Whence Social Media on World Streets

If anyone knows where this whole business of balancing what just might be highly useful linking with the constraints imposed by a seriously time-challenged 24 hour day, I hope they will let the editor of this journal know. True there is a great deal that is out there, and every bit of it is in constant kaleidoscopic evolution. My first temptation is to stick to what I know works, and give the rest a pass. But another part of my brain tells me that this could be a big mistake.
Were we in fact winning the sustainability wars, this might not be an issue. But the sad truth is that we are losing big time, so every tool , every possible advantage that might help us do a bit better is something that we simply have to explore. In this posting, you will find a succinct resume of where World Streets stands today in our attempt to understand, harness and put to useful work a carefully culled selection of social media tools. Your comments and suggestions on this would be, as always, more than welcome. Off we go:

See, shape and interact with World Streets from different angles via . . .

If you are social media competent, or curious, you may want to take a few minutes to click through this collection, each of which is intended to extend the reach of our collaborative work. Again, comments . . .

And in addition to the above we have set up no less than seventeen, at last count, Facebook Focus Groups, each of which intends to provide a contact and shared space for people specifically interested in following the topic

Facebook Focus Groups (You will need to be logged in to access)

  1. Global South – Click here
  2. New Mobility Kids Network – Click here
  3. World Streets Media Exchange – Click here
  4. World City Bike Forum – Click here
  5. World Streets Sentinels – Click here
  6. World Carshare Consortium – Click here
  7. India Streets – Click here
  8. Nova Mobilidade – Click here
  9. Journal of World Transport Policy and Practice – Click here
  10. New Mobility Café – Click here
  11. World Rideshare – Click here
  12. World xTransit – Click here
  13. World Telemobility – Click here
  14. Nuova Mobilità – Click here
  15. Gatnet: Gender & transport – Click here
  16. World Rural Transport – Click here
  17. Africa Streets – Click here

And while those entries and pu tin a certain order here and bear numbers that reflect the relative development of that partial group, until now, that is not intended to reflect their relative importance. It is just that the ones down lower on the list have not as yet been subject to an active group development effort. This kind of thing communications up when we are constrained by the inevitable limits of a 24 hour day.

Please comment, join, guide, improve, and help us put to work these good ideas and approaches.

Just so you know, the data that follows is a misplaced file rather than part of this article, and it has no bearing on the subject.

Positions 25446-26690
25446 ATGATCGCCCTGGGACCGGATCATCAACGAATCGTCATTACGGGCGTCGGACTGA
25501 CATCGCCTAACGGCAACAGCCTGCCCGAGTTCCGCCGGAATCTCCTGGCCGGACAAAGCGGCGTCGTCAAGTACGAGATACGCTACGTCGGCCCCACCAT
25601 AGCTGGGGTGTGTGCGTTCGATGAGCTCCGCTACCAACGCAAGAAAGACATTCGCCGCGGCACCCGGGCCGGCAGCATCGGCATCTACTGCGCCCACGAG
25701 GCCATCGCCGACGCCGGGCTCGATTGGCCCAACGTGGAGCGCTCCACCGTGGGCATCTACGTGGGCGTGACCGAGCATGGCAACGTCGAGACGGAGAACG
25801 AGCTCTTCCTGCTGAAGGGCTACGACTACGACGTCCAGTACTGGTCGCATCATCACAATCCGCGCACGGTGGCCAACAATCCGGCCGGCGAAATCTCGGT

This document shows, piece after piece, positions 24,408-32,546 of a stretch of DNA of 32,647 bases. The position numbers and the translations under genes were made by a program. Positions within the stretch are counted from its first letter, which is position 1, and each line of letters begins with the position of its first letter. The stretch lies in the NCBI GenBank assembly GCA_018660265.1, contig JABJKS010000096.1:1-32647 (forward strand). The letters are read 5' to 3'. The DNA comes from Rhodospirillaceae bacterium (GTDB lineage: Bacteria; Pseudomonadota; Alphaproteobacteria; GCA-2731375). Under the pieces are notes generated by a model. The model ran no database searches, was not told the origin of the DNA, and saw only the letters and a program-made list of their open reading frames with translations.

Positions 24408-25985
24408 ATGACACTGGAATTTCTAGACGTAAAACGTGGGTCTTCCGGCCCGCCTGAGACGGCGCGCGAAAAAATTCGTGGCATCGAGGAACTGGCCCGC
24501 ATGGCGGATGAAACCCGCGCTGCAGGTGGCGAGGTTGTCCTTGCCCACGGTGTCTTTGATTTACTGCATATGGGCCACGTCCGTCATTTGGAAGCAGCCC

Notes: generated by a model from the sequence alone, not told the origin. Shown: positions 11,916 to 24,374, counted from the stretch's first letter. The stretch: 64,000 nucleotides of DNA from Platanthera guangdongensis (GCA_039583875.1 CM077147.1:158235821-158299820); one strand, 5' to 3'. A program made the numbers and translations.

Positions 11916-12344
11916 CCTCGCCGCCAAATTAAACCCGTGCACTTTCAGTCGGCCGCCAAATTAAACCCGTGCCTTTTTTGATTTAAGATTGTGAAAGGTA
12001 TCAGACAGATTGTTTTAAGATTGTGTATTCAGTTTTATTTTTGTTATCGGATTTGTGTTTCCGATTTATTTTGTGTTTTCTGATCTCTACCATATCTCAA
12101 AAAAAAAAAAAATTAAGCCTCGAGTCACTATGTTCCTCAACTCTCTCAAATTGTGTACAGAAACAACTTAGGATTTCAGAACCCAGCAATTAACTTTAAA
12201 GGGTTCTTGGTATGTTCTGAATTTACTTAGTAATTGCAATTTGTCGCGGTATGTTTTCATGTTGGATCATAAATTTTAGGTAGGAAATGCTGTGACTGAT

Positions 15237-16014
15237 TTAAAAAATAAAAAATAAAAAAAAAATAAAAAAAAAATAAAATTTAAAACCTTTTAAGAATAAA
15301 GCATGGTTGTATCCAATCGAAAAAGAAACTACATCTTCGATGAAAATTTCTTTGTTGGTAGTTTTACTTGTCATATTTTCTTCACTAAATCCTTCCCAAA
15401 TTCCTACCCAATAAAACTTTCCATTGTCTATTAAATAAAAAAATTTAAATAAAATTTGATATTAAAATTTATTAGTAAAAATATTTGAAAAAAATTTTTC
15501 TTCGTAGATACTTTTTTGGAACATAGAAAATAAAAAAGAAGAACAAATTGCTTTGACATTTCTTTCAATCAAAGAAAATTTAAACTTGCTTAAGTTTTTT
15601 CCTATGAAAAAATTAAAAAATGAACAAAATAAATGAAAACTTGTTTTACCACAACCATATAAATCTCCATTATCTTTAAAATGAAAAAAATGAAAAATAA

All about languages

World Streets is all about language (see top menu item on this), and as it turns out Social Networking is a language of many sorts. We might think about this:

Here is in closing is a representation of some Sumerian text ripped off from a page on the web. A language which apparently did the trick for its users something like 4 and a half millenia ago.

And here a rendering of social networking symbols from 2011.

Nobody around here ever said that sustainable mobility was going to be easy.

The editor

PS. James Fellow recently wrote an article in The Atlantic April 2011, http://www.theatlantic.com/james-fallows/: “Learning to love the (shallow, divisive, unreliable) new media”, in which he closes with a few quotes I think make sense in our case here. To whit:

- It is hard to imagine the possibly of the new media landscape, or the further problems it will create.

- “All these possibilities are fantasies until someone actually builds them,” Jeff Jarvis said. “We don’t know what we are building. But from a position of optimism and respect for the public, we have to intent tools and see what they become.”

- At no stage in the evolution of our press could anyone be sure which approaches would support life and which would flicker out.

- But perhaps this apparently late stage is actually an early stage, in the collective drive and willingness to devise new ways of explaining the world and in the individual ability to investigate, weigh and interpret the ever richer supply of information available to us. . . My understanding of technological and political history makes me think it is still early. Also, there is no point in thinking anything else.

I could not have said it better myself. ;-)

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